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Turning rags into riches

By Zheng Jinran | China Daily | Updated: 2017-06-22 07:34

Turning rags into riches

Collectors load discarded clothing onto a van in Tianjin. YOU SIHANG/CHINA DAILY

While companies, including e-commerce giants such as and Taobao, and a number of express delivery outfits, have joined efforts to collect used clothing, voluntary groups shoulder the lion's share of the work.

"We conducted a weeklong collection project from April 10 to 17," Zhuanzhuan's Liu said, adding that the project was well supported, with more than 38,000 people from 28 cities donating more than 37.2 tons of discarded clothing. On average, each participant offered 96 items.

"We plan to organize more events in the future," Liu said.

Ma Yun, founder of Feimayi, a Shanghai NGO that started in 2014, is concerned about finances: "Our charity won't last long if we cannot cover basic costs, such as those for collection, storing and sorting."

Feimayi has developed a method of dealing with the items it collects: 15 percent is exported, 10 percent is donated and the remainder is taken to recycling plants. "The exported clothes mainly go to African countries," Ma said.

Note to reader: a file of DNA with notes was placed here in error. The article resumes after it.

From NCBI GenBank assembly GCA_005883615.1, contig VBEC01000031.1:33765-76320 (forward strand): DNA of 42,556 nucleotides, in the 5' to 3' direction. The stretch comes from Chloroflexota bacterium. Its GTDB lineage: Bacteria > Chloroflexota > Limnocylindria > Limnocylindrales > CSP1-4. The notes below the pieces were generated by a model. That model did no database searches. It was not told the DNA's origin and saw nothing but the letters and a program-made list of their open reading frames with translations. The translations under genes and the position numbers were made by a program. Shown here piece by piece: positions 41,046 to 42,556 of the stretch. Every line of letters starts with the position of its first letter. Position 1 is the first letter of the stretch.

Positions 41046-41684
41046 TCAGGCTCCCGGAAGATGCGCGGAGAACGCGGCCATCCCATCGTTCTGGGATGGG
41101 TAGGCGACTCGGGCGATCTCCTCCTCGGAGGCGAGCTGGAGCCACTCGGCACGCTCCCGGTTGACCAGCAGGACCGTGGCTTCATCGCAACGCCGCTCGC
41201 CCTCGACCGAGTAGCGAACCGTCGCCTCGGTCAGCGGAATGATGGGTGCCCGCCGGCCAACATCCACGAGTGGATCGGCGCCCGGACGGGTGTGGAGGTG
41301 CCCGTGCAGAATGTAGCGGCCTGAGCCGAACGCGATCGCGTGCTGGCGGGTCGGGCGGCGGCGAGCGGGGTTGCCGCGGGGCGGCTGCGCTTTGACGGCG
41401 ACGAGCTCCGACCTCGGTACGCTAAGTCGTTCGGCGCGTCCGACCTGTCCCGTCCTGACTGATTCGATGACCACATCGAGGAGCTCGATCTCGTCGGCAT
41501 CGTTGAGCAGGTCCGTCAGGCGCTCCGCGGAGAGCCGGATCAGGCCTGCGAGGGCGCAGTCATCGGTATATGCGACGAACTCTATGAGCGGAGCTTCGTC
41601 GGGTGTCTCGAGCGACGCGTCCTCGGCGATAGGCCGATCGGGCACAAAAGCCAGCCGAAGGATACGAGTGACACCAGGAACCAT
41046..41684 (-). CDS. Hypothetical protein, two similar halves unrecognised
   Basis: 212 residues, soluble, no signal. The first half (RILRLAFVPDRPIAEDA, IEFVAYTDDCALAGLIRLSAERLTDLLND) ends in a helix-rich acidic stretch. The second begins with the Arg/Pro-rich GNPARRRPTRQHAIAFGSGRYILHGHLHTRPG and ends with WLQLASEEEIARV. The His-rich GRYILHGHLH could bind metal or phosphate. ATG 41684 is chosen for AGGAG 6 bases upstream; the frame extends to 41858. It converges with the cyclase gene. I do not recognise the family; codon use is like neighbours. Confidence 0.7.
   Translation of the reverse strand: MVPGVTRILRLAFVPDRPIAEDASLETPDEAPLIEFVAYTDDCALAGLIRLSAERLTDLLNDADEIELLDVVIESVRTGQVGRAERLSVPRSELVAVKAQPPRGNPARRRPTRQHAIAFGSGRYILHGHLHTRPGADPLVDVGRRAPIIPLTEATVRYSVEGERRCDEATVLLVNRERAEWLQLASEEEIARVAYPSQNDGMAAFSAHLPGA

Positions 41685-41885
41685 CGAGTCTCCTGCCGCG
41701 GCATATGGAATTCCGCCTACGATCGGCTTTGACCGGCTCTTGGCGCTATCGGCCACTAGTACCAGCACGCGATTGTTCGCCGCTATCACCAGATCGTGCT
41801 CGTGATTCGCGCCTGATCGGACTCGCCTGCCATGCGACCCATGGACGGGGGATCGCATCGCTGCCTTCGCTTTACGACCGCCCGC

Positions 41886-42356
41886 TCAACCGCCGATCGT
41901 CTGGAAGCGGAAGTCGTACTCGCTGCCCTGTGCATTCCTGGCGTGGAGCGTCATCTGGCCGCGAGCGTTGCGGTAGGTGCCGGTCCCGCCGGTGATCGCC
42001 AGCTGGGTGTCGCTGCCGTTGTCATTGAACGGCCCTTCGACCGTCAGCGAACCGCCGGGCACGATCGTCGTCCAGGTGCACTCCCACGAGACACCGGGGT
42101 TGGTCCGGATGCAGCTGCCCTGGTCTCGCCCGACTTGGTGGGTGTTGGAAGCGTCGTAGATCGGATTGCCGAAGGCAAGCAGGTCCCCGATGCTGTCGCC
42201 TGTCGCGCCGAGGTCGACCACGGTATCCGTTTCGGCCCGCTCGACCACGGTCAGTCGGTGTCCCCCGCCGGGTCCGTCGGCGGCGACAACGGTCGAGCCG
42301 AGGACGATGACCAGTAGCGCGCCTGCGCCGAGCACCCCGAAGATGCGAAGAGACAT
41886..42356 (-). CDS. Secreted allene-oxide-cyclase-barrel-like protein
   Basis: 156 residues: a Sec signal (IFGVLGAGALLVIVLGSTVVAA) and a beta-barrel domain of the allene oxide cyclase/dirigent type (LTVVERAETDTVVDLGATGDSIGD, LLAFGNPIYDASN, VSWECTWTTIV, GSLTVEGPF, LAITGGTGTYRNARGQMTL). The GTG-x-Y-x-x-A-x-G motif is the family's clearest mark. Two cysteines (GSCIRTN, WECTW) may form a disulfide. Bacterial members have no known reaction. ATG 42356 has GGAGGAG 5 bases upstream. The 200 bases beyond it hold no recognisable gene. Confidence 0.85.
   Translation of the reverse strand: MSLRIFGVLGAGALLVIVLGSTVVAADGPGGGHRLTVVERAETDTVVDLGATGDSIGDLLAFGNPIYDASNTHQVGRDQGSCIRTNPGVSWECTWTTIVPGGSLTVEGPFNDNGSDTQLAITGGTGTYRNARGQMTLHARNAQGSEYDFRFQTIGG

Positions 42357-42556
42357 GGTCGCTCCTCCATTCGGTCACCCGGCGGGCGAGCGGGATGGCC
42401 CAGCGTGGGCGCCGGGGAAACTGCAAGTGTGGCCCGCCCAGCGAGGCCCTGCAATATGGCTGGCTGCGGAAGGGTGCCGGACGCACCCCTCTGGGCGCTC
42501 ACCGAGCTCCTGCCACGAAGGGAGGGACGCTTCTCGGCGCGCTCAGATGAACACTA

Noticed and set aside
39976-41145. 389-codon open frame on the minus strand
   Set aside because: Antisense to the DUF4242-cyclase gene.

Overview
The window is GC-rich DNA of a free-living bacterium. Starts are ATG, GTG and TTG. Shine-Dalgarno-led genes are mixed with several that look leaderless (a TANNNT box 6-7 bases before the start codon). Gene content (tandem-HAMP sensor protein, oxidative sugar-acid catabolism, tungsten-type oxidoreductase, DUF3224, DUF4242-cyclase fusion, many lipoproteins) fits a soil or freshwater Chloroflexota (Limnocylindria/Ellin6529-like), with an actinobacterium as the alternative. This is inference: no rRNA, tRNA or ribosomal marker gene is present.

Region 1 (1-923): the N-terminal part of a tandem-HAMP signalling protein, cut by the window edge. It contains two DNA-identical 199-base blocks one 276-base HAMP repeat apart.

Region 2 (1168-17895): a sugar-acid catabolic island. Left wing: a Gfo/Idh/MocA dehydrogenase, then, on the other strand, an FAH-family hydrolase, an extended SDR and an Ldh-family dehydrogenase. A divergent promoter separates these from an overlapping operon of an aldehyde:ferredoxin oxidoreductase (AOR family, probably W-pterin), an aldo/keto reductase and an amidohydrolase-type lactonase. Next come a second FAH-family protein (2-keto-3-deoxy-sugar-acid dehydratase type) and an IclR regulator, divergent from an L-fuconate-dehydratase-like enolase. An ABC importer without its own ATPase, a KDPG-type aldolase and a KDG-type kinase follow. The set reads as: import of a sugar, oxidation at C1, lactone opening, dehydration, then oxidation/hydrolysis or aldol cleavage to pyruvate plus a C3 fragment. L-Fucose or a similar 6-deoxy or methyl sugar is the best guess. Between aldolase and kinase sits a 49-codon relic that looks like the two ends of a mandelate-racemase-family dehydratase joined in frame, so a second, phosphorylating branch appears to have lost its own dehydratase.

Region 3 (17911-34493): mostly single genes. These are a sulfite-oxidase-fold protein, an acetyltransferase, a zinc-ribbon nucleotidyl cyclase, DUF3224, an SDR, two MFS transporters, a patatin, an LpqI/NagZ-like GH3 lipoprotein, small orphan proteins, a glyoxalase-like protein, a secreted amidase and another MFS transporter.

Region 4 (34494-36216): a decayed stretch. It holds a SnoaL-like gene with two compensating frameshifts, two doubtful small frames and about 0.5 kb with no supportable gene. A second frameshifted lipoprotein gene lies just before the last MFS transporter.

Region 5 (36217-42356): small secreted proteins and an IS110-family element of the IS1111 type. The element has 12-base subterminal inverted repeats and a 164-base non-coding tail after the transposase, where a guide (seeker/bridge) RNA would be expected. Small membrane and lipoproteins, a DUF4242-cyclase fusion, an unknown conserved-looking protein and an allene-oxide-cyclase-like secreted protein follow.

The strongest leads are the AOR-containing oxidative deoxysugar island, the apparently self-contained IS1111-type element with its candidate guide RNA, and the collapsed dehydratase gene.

Data from the Bureau of International Recycling in Brussels show that in many African countries, 80 percent of the population dresses in secondhand clothing, mainly imported from the US, European countries and China.


According to Zhao, from the fashion technology institute, the biggest problem is recycling discarded clothing to produce yarns and other products: "Sales and donations account for a relatively small proportion of the work."

Beijing Huanwei Group, a leading waste-disposal company, has built a large processing center in Handan, Hebei province. The center will become operational soon, according to Li Shurun, who oversees the recycling division. In time, the annual recycling capacity will be expanded to 50,000 tons.

"We use advanced recycling technology, and have imported new machines to sort clothing. The process is more efficient and accurate than manual sorting," he said.

Using existing technology widely adopted in China and new techniques pioneered by teams from the fashion technology institute and the Beijing University of Chemical Technology, unwanted clothing can be recycled as yarn for clothes, and in wider applications, such as loudspeaker cones, furniture padding, car insulation and even building materials.

"Many domestic companies are adopting advanced technologies, and we can dream big because of this promising recycling market," said Du, professor of synthetic fibers at the university.

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